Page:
Introduction: Force Between Magnets
Courses in electromagnetism always start with Coulomb’s law, stating that the force between two electrical point-charges is proportional to the product of their respective charges and inversely proportional to the distance between them.
But what about magnets? We’ve all felt with our own hands the force between magnets, do they also follow the ‘inverse square law? Let’s find out!
- A precision scale, minimum accuracy 0.01 grams
- Two magnets
- An empty plastic candy box
- A wooden skewer
- A pencil
Step 1: Setup
We will use the precision scale to measure forces between magnets, but the scale probably contains iron, so we use an empty plastic candy box as a distantiator.
Using a ruler or 5mm-square paper, mark lines on the wooden skewer every 5mm, thicker line every 10mm and a very thick line every 5cm. Stick the skewer into the plastic box. Leave a thick line at a height of half the thickness of the magnet: we’ll measure the force between the magnets as a function of the distance of their centers!
Tape one of the magnets to the top of the box. Tape the other magnet to the end of a pencil.
Step 2: Measure
Place the candy box with skewer and magnet on the scale. Push ‘TARE’ or ‘TARA’ or similar to reset the scale to zero.
Carefully approach the pencil with the other magnet from the top, such that they are well aligned, but without any direct contact. At a certain distance, you will see that the scale starts to show a non-zero number. In case of a positive number, the magnets repel, in case of a negative number, the magnets attract. Either is fine, you should redo the measurement with the opposite configuration.
Decide the maximum distance for which you find a sensible reading, in my case 6 cm. Note down the force on a piece of paper or directly in a spreadsheet. Bring the magnet closer in steps of 0,5 or 1,0 cm and note down the force. You can repeat this measurement for different magnet combinations.
Step 3: Make a Graph
In Google sheets or Excell, you can make a plot of force vs distance, but it will just show that the force decreases very quickly for increasing distance. How do we verify if the measured curve follows the inverse-square law? The best is to use double-logarithmic scales. A power-law dependence will show up as a straight line on a plot where both the horizontal and the vertical axes are logarithmic. In Google sheets, this can be done by choosing ‘scatter chart’ and go to ‘customize’ then ‘horizontal axis’ or ‘vertical axis’ and tick the option “logarithmic scale” for both.
Step 4: Analyze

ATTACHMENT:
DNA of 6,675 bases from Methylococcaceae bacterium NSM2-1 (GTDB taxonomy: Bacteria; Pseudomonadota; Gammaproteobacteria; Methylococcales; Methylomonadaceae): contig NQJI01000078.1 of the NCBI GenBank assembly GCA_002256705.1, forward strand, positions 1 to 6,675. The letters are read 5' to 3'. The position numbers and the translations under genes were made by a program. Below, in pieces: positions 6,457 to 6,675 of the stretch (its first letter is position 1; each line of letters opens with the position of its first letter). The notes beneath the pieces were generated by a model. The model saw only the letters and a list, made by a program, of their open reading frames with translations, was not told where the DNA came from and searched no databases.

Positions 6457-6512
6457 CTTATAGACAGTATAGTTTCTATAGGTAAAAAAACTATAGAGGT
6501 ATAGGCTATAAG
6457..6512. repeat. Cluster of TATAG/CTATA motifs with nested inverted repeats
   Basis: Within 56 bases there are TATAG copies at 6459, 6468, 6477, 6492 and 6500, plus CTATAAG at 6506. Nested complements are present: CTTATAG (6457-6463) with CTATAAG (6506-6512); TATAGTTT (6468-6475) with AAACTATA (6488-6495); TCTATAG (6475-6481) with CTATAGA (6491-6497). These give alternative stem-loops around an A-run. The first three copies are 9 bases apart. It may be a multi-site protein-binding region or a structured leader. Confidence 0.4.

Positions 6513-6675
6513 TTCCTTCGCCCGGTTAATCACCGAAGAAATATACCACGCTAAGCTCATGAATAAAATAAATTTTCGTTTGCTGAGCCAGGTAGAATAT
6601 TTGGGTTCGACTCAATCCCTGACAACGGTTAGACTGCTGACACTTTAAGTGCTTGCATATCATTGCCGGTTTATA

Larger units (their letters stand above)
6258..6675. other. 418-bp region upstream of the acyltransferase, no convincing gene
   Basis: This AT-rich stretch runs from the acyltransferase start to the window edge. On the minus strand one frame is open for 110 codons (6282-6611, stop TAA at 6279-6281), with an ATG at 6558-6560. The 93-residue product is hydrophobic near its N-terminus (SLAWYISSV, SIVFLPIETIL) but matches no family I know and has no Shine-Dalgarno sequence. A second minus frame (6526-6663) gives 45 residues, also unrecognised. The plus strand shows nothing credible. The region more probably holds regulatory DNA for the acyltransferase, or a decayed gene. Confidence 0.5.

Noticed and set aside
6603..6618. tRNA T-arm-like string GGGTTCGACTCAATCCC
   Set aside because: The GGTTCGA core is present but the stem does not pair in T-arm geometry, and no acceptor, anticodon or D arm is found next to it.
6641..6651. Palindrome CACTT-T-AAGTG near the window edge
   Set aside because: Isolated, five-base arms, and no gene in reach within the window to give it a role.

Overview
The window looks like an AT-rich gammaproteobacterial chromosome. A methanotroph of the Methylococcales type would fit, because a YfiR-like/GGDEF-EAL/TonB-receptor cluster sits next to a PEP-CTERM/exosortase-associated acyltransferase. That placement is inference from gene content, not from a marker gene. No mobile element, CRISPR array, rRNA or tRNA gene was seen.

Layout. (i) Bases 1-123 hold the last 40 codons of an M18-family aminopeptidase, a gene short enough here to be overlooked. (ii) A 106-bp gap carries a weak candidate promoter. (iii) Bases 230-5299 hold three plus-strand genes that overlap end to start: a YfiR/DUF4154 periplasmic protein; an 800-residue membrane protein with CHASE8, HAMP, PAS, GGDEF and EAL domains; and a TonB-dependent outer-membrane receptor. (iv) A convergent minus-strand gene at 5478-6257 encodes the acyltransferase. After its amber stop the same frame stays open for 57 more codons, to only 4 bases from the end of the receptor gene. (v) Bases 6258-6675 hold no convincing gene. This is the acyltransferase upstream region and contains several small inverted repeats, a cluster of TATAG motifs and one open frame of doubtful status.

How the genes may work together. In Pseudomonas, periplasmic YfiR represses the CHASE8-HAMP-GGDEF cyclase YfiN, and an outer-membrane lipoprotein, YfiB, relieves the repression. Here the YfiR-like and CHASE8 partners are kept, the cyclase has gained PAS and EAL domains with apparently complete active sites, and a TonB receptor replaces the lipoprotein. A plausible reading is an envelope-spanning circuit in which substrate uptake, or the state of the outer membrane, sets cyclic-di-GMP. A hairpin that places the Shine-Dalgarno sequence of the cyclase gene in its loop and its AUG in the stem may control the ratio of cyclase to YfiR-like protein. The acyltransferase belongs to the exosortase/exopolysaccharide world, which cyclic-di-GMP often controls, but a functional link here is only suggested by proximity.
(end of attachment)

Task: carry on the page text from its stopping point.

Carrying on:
In principle you’d like to make a linear fit to the data points, but I don’t know how that works in Google sheets, so the next best thing is to compare the data to theory, and adjust the theory parameters by hand until they match the data. So we add a column in the sheet next to the data, and fill it with numbers that follow the inverse square law. Whatever we try, the data won’t fit, the magnetic force decreases much more strongly than with the inverse square of the distance. We add a column with d^-3. It is much better but not great. Another column with a d^-4 dependence describes the data very well.
Step 5: Theory
So we find that the force between magnets decreases with the fourth power of the distance. Was this to be expected? There are not many electromagnetism courses and books which handle this topic, but they all provide the basic ingredients to understand that the force between magnets follow a d^-4 law. Here are two ways to understand:
Magnets are dipoles, and even though they do not contain a separated positive and negative magnetic charge like an electric dipole does, at large distance, the fields behave as if they do. So we can see the force of two magnets as the force between two electric dipoles. The dipole field decreases as d^-3 and if we put another magnet in such a field, with again two lightly separated charges, they will each fell a force that differ by (d-Delta)^-3-(d+Delta)^-3, which can be shown to behave as d^-4.
Similarly, but more precisely, we can treat the magnets as true magnetic dipoles, with a dipole moment M. The field on the symmetry axis at large distances is B=mu0 M / (2*pi*d^3). The force of another dipole in this field follows from the space derivative of its potential energy: F=-dU/dz=mu0 M1M2 *3/(2pi) d^-4.
Step 6: Conclusion and Bonus
So we conclude that we have demonstrated that the force between magnets diminishes with the 4th power of the distance, as expected by the complete theory, and definitively different from Coulombs law for electric charges. The measurement is straightforward and can be repeated and varied with simple means and little effort.
As a bonus, this method can be used to quantify the strength of a magnet in terms of its magnetic moment, as long as we have two identical magnets. The equation from the previous step can be inverted, and for the case of identical magnets becomes M=sqrt[2piFd^4/(3mu0)].
Converting the numbers from this measurement to SI units and filling them in, we find:
Fd^4 = 100 gr g cm-4 = 10^-8 Nm^4
The magnet has a thickness of 2,9 mm and a diameter of 17,3mm, and therefore a volume of 0,68x10-6 m^3.
The magnetisation thus results 2,3x10^5A/m
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